How do Narcissists react to being humiliated?
As healthy human beings do – only more so, much more so. It is also important to understand that the narcissist is regularly and strongly humiliated by things, which, normally, do not constitute a humiliation. It would be safe to say that the emotional life of the narcissist is strongly tinted by all-pervasive, ubiquitous and recurrent humiliation.
Any thing, event, action, inaction, utterance, or thought, which negate or can be construed to negate the uniqueness or the grandiose superiority of the narcissist – humiliate him. Living in a big city, being one of many (students, employees, the rich, the poor… ), any sign of disapproval, disagreement, criticism, or remonstrance – reduce him to a state of insulted, sulking agitation. The narcissist interprets them all as addressed to his person (“ad hominem”) rather than to his actions. The list of things by which a narcissist might be humiliated, is dizzying indeed. If contradicted he is humiliated. If not subject to special treatment, he is insulted. If subject to any attitude or approach, which he judges to contravene his grandiose, superior self-image or his sense of entitlement – he is beside himself with indignant rage. It is as though the narcissist has a need to be humbled, reduced, minimised and otherwise trampled upon. It is the eternal search for punishment that is thus satisfied. As we said elsewhere, the narcissist is on a constant trial, which, itself, is part of his punishment.
The initial reaction of the narcissist to perceived humiliation is a conscious rejection of the humiliating input. The narcissist tries to ignore it, talk it out of existence, or belittle its importance. If this crude mechanism fails, the narcissist resorts to denial and repression of the humiliating material. He “forgets” all about it, gets it out of his mind and, when reminded of it, denies it. But this is usually only a stopgap measure. The disturbing data is bound to float back to the narcissist’s tormented consciousness. Once aware of its re-emergence, the narcissist uses fantasy to counteract and counterbalance it. He imagines all the horrible things that he would have done (or will do) to the source of the humiliation. It is through fantasy that he seeks to redeem his pride and self-respect and to re-establish his damaged sense of uniqueness and grandiosity. Paradoxically, the narcissist does not mind being humiliated if this were to make him more unique. For instance: if the injustice involved in the process of humiliation is unprecedented, or if the humiliating acts or words place the narcissist in a unique position – he often tries to encourage such behaviours and elicit them from his human environment. In this case, he fantasises how he demeans and debases his opponents by forcing them to behave even more barbarously than usual, so that their unjust deeds will be universally recognised as such and condemned and the narcissist be publicly vindicated. In short: martyrdom is as good a method of obtaining Narcissist Supply as any.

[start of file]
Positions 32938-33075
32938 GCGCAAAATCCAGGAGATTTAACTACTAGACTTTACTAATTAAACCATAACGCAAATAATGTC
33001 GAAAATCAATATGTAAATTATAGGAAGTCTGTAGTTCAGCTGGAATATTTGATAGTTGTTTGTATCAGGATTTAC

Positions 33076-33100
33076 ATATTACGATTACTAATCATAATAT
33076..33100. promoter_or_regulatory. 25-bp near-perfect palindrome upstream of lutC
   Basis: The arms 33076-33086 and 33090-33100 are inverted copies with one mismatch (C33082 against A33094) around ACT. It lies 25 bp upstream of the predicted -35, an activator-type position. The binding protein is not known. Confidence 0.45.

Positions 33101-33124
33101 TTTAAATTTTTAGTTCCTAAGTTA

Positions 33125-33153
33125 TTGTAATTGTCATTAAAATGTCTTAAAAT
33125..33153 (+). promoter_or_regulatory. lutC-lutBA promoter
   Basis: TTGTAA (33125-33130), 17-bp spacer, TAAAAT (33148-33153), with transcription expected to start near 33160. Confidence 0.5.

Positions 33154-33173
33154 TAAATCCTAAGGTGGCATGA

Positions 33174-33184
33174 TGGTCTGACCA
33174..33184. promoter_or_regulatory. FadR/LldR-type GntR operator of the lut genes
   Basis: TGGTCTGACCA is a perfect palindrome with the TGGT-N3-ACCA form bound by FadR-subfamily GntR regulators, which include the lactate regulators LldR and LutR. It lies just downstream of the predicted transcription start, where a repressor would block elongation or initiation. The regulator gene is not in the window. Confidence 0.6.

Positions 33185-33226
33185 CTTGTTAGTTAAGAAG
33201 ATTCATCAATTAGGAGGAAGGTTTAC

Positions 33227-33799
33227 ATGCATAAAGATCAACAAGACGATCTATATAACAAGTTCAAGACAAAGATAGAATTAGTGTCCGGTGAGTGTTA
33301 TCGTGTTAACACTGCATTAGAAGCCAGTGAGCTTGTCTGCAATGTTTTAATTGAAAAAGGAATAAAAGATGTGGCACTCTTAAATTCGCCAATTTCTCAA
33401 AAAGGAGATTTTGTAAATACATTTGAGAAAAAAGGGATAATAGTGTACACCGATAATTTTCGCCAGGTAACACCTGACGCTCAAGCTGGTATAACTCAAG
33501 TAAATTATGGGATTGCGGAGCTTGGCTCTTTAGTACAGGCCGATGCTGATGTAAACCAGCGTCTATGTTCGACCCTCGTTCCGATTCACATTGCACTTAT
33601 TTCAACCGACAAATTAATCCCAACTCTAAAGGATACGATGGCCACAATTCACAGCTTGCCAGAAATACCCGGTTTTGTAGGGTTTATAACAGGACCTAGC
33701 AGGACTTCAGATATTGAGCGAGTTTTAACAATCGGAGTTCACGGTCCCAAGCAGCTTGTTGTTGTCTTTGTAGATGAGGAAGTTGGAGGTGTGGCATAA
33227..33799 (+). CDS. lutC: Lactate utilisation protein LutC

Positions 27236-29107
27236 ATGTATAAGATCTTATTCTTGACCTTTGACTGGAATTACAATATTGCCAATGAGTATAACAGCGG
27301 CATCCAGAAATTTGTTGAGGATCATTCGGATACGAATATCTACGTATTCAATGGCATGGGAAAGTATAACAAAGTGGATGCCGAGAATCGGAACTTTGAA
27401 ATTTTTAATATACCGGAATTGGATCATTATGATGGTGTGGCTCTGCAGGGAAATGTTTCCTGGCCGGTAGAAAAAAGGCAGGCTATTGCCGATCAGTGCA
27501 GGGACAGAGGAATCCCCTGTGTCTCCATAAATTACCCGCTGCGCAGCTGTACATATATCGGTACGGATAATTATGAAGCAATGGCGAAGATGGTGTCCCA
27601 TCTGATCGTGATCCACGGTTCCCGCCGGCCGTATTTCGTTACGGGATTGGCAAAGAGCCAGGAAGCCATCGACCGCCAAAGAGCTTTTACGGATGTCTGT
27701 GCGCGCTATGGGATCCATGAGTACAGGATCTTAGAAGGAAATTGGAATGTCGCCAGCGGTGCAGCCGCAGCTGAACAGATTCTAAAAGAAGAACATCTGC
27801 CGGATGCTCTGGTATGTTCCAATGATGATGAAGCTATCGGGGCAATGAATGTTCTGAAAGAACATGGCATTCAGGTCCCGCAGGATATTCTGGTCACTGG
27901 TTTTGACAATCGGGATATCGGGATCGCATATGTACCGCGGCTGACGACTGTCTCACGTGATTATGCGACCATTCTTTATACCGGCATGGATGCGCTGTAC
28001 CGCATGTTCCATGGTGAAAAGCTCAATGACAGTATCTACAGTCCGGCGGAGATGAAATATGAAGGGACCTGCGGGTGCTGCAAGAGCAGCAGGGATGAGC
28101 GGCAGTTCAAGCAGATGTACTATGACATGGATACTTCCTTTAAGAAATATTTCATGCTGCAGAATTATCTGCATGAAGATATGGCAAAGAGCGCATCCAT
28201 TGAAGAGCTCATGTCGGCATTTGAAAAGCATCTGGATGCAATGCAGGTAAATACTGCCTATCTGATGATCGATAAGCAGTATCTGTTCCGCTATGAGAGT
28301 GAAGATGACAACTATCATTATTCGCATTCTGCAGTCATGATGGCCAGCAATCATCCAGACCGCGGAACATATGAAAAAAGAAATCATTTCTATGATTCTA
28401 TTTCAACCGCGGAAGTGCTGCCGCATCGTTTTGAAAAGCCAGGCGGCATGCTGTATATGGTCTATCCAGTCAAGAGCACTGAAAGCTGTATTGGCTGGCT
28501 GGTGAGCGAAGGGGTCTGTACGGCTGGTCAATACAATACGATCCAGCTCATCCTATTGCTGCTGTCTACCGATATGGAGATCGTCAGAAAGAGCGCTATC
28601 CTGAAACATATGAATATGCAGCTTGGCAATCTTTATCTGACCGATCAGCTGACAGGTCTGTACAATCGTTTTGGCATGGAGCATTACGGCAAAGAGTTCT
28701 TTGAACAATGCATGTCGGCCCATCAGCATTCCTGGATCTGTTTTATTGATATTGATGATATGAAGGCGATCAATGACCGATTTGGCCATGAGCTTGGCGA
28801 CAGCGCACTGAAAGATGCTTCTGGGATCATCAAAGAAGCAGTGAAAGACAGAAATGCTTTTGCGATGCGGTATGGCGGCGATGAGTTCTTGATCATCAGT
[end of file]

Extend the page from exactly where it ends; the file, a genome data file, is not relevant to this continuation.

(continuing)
Fantasy, though, has its limits and once reached, the narcissist is likely to experience a wave of self-hatred and self-loathing. These are a result of feeling helpless and of realising the depths of his dependence on Narcissistic Supply. These feelings culminate in severe self-directed aggression: depression, destructive, self-defeating or suicidal ideation. These reactions, inevitably and naturally, terrify the narcissist. He tries to project them on to his environment. The way from the employment of this defence mechanism to an obsessive-compulsive disorder or even to a psychotic episode is short. The narcissist is suddenly besieged by disturbing, uncontrollable thoughts whose violence cannot be harnessed. He develops ritualistic reactions to them: a sequence of motions, an act, or an obsessive counter-thought. Or he might visualise his aggression, or experience auditory hallucinations. Humiliation affects the narcissist this deeply.
Luckily, the process is entirely reversible once Narcissistic Supply is resumed. Almost immediately, the narcissist swings from one pole to another, from being humiliated to being elated, from being put down to being reinstated, from being at the bottom of his own, imagined, pit to occupying the top of his own, imagined, ladder. It is very typical: the narcissist has only an inner world. He does not accept, nor does he recognise reality. To him, reality is but a shadow cast by the consuming fire, which burns inside him. He is consumed by it, by the wish to be loved, to be recognised, to control, to avoid hurt. And by succumbing to this internal conflagration, the narcissist all but secures his inability to attain the modest goals that are achieved by others at a minimal cost and almost effortlessly.
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